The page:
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Hire mathematician (and computational physicist) to join res[...]

The What

Hi there! You should hire me, Sarang Noether, as a mathematical and cryptographic researcher to keep Monero stable and help it grow long term. I have a strong background in cryptography, data modeling, computational physics, and theoretical mathematics, as well as experience working with the Monero team. My good friend Surae Noether (now identified as masked mathematician Brandon Goodell) of the Monero Research Lab (MRL) team encouraged me to come on board as a full-time researcher.

The Who

Back in the day, I worked on interesting problems for MRL as it was starting to blossom as an integral part of the Monero project. Our team worked pseudonymously and analyzed existing constructions within the Monero standards while working out future improvements and analysis. You may remember me from IRC or the MRL papers. I completed separate M.S. degrees in mathematics and physics, and am set to defend my Ph.D. thesis in computational physics shortly.

My research background blends the dark side of mathematics with the messy side of material science. I use a lot of different numerical and simulation techniques to study how materials degrade, which involves huge data sets and plenty of custom analysis. My analysis is done using custom code in C++ and Python, but I have experiencing coding in ASP, C, Java, JavaScript, Perl, PHP, and other languages. To make a long story longer and toot my own horn a little: I am very good at applying rigorous mathematical and statistical analysis to big and ugly data. Before graduate school, I worked for the United States government (at the Naval Observatory in Washington) on the atomic clocks that power the GPS system, which involved a whole lotta time series analysis and more clock math than you can shake a wristwatch at. Ask me about leap seconds if you're bored sometime. I also developed and manage the cloud data infrastructure that powers the operational analysis tools for a good chunk of the bikeshare systems in the United States. If you've ever rented a bike in this country, there's a good chance it used code that I wrote.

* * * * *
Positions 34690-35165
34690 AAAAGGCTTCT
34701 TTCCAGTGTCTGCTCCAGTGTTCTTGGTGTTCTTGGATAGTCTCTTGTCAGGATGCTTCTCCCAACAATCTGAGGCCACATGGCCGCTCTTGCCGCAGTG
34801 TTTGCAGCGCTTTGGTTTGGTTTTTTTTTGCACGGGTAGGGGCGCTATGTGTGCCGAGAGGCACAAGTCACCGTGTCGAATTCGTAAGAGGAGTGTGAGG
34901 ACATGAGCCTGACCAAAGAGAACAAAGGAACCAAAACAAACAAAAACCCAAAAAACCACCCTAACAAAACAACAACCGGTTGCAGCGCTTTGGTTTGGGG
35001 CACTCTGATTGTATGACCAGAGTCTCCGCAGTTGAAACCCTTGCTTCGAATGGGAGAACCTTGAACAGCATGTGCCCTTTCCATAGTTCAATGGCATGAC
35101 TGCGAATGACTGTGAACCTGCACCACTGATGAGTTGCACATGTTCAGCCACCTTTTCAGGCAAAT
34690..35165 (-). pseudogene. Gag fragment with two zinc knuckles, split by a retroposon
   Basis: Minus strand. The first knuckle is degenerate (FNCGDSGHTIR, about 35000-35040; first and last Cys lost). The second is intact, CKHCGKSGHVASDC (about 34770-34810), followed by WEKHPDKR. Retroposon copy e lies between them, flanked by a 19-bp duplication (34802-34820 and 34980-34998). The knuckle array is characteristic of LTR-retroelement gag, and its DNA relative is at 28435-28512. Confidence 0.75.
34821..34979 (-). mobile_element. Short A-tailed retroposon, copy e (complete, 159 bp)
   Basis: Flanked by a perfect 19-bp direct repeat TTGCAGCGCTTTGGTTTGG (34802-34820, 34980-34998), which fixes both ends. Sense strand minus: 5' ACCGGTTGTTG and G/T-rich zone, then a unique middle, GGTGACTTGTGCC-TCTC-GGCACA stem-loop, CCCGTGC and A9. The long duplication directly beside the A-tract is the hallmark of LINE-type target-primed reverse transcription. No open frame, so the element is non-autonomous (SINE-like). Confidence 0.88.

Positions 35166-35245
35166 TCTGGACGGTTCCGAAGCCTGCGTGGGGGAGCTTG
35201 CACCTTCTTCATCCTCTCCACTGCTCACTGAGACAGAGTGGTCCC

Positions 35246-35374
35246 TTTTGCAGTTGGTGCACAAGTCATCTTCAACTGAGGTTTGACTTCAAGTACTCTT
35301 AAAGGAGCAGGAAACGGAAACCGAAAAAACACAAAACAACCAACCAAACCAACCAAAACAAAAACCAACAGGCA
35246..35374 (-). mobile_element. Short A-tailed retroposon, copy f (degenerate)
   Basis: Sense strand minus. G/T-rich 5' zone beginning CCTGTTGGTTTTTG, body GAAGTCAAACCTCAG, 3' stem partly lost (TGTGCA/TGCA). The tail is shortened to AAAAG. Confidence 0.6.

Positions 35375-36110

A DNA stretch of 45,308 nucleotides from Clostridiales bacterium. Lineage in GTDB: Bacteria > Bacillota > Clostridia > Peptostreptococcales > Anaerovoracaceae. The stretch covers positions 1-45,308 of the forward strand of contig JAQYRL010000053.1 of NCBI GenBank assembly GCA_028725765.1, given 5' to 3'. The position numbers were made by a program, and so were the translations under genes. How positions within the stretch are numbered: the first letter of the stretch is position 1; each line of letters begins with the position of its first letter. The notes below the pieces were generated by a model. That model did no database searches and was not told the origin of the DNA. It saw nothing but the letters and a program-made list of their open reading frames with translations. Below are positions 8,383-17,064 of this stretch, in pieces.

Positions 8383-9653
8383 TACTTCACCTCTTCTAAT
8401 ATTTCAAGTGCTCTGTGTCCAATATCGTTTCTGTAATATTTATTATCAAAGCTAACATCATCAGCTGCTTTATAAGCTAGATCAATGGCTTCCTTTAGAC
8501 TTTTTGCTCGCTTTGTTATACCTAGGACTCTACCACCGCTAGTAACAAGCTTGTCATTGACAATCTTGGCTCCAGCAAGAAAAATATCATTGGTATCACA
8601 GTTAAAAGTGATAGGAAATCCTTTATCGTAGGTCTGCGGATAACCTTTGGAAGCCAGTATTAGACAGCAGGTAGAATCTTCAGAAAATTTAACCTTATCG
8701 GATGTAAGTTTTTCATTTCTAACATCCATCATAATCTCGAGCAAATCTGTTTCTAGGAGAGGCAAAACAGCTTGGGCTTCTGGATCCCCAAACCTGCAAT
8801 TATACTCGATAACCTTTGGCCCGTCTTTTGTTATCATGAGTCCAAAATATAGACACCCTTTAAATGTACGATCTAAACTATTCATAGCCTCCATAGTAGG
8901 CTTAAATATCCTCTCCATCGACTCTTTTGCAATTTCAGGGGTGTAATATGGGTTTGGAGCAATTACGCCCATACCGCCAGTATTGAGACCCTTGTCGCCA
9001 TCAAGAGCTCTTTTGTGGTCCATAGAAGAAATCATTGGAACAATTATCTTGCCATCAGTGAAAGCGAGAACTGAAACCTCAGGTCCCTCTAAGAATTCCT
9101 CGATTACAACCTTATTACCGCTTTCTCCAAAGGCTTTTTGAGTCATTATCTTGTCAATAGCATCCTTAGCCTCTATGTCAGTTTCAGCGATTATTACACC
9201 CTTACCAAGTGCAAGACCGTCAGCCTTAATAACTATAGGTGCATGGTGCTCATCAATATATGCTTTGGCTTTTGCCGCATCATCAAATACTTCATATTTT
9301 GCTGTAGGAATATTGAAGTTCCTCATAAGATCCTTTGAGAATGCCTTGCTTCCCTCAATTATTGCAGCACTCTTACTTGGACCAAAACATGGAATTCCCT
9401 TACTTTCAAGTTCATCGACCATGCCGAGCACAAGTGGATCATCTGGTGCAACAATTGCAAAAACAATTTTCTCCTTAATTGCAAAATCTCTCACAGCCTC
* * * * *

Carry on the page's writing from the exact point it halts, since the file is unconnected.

On the side, I teach. I run cryptology courses for the Duke University Talent Identification Program and Johns Hopkins Center for Talented Youth in the United States and overseas, where I introduce gifted students to the awesome and terrifying world of ciphers. I've even given lectures on Monero and some of its notable constructions like ring signatures in my classes. Aside from this course, I write and deliver courses on algorithm design and scientific computing. I use these courses as an opportunity to stay sharp on the cutting edge of modern cryptography and hone my skills as a technical communicator.

The Why

Why should you support me? I have a history of work with Monero's development and a sharp eye for implementations of mathematical algorithms. Monero has a lot of talented community members specialized in fields like mathematics, applied cryptography, and computer science. What's rarer, though, is someone who has a strong background in all of them. I can look at a construction and proof of security and compare it to what's actually in code. Surae and I consult frequently on issues that the community brings up, new proposals for Monero's future, and independent reviews of existing code. We've caught some less-than-ideal implementations of primitives recently, like nonstandard input concatenation hashes that aren't provably secure and should probably go away. The recent research roadmap (say that five times fast) posted by Surae to the forums is ambitious, and rightly so. Monero has come a long way, but its growth means a larger footprint to keep an eye on, and more exciting developments to thoroughly and formally investigate.

The Proposal

I propose the community hire me for 700 XMR for the three-month period of August, September, and October to conduct applied and theoretical research with MRL. Milestones for the ambitious research roadmap put forth by Surae are necessarily fluid and must adapt to the community's needs, but we should expect regular updates, community interaction, and informal papers on subjects of interest. At the end of the three-month period, the community can review my work and recommend a renewal of the proposal. Besides research into the future of Monero, I like the idea of the community having mathematicians "on retainer" in a sense; there have been unexpected situations in the past that needed fast analysis by trained eyes, and this is the way to do it.